The vindication and glory of it, to provide, that in nothing it were eclipsed or diminished, was incumbent on infinite wisdom according unto the rule before laid down. That must direct and dispose of all things anew unto the glory of the righteousness of God, or there is no recovery of mankind. And in our inquiry after the impressions of divine wisdom, on the great and glorious means of our restoration under consideration, this provision made thereby for the righteousness of God in his rule and government of all, is greatly to be attended to.

(4.) Man by sin put himself into the power of the devil, God's greatest adversary. The devil had newly by rebellion and apostacy from his first condition, cast himself under the eternal displeasure and wrath of God. God had righteously purposed in himself, not to spare him, nor contrive any way for his deliverance unto eternity. He on the other side was become obdurate in his malice and hatred of God, designing his dishonour and the impeachment of his glory with the utmost of his remaining abilities. In this state of things,

of men.

man voluntarily leaves the rule and conduct of God, with all his dependence upon him, and puts himself into the power of the devil. For he believed Satan above God, that is, placed his faith and confidence in him, as unto the way of attaining blessedness and true happiness. And in whom we place our trust and confidence, them do we obey, whatever we profess. Herein did God's adversary seem for a season to triumph against him, as if he had defeated the great design of his goodness, wisdom, and power. So he would have continued to do, if no way had been provided for his disappointment.

This, therefore, also belonged unto the care of divine wisdom, namely, that the glory of God in none of the holy properties of his nature did suffer any diminution hereby.

All this, and inconceivably more than we are able to express, being contained in the sin of our apostacy from God; it must needs follow that the condition of all mankind became thereby inexpressibly evil. As we had done all the moral evil which our nature was capable to act, so it was meet we should receive all the penal evil which our nature was capable to undergo. And it all issued in death temporal and eternal, inflicted from the wrath of God.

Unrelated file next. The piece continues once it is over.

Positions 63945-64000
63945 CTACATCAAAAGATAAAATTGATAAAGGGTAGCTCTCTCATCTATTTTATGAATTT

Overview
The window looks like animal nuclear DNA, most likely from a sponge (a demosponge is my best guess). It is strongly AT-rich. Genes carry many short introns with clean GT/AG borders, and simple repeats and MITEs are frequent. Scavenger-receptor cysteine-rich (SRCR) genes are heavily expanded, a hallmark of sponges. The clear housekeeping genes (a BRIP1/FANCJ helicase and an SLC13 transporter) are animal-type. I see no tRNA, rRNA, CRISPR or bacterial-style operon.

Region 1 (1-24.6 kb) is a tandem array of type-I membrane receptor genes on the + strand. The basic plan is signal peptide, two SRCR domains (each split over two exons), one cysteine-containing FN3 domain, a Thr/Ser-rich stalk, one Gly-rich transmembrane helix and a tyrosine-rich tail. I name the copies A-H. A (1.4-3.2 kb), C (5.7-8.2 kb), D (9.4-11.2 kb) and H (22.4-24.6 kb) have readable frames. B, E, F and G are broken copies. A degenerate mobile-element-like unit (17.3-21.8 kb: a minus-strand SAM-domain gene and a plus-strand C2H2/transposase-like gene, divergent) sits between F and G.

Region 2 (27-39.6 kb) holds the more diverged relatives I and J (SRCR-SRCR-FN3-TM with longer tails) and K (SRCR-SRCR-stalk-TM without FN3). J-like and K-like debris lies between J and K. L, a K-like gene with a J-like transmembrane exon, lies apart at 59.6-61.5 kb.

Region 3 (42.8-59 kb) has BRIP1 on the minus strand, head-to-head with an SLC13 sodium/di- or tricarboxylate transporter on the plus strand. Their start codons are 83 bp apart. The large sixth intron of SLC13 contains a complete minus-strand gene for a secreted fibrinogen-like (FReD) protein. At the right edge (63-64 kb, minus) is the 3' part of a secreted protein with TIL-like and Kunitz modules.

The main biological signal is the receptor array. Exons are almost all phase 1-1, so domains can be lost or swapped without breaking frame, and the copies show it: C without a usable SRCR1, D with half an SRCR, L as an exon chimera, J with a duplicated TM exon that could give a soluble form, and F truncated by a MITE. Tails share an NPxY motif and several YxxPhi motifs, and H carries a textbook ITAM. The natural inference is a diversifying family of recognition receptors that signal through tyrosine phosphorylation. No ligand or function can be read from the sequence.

This is the first thing to be considered in our tracing the footsteps of divine wisdom, in our deliverance by the incarnation of the Son of God. Without due conceptions of the nature of this sin and apostacy, of the provocation given unto God thereby, of the injury attempted to be done unto the glory of all his properties, of his concernment in their reparation, with the unspeakable misery that mankind was fallen into, we cannot have the least view of the glorious actings of divine wisdom in our deliverance by Christ. And therefore, the most of those who are insensible of these things, do wholly reject the principal instances of infinite wisdom in our redemption, as we shall yet see farther afterward. And the great reason why the glory of God in Christ, doth so little irradiate the minds of many, that it is so much neglected and despised, is because they are not acquainted nor affected with the nature of our first sin and apostacy, neither in itself, nor its woful effects and consequents.

But on the supposition of these things, a double inquiry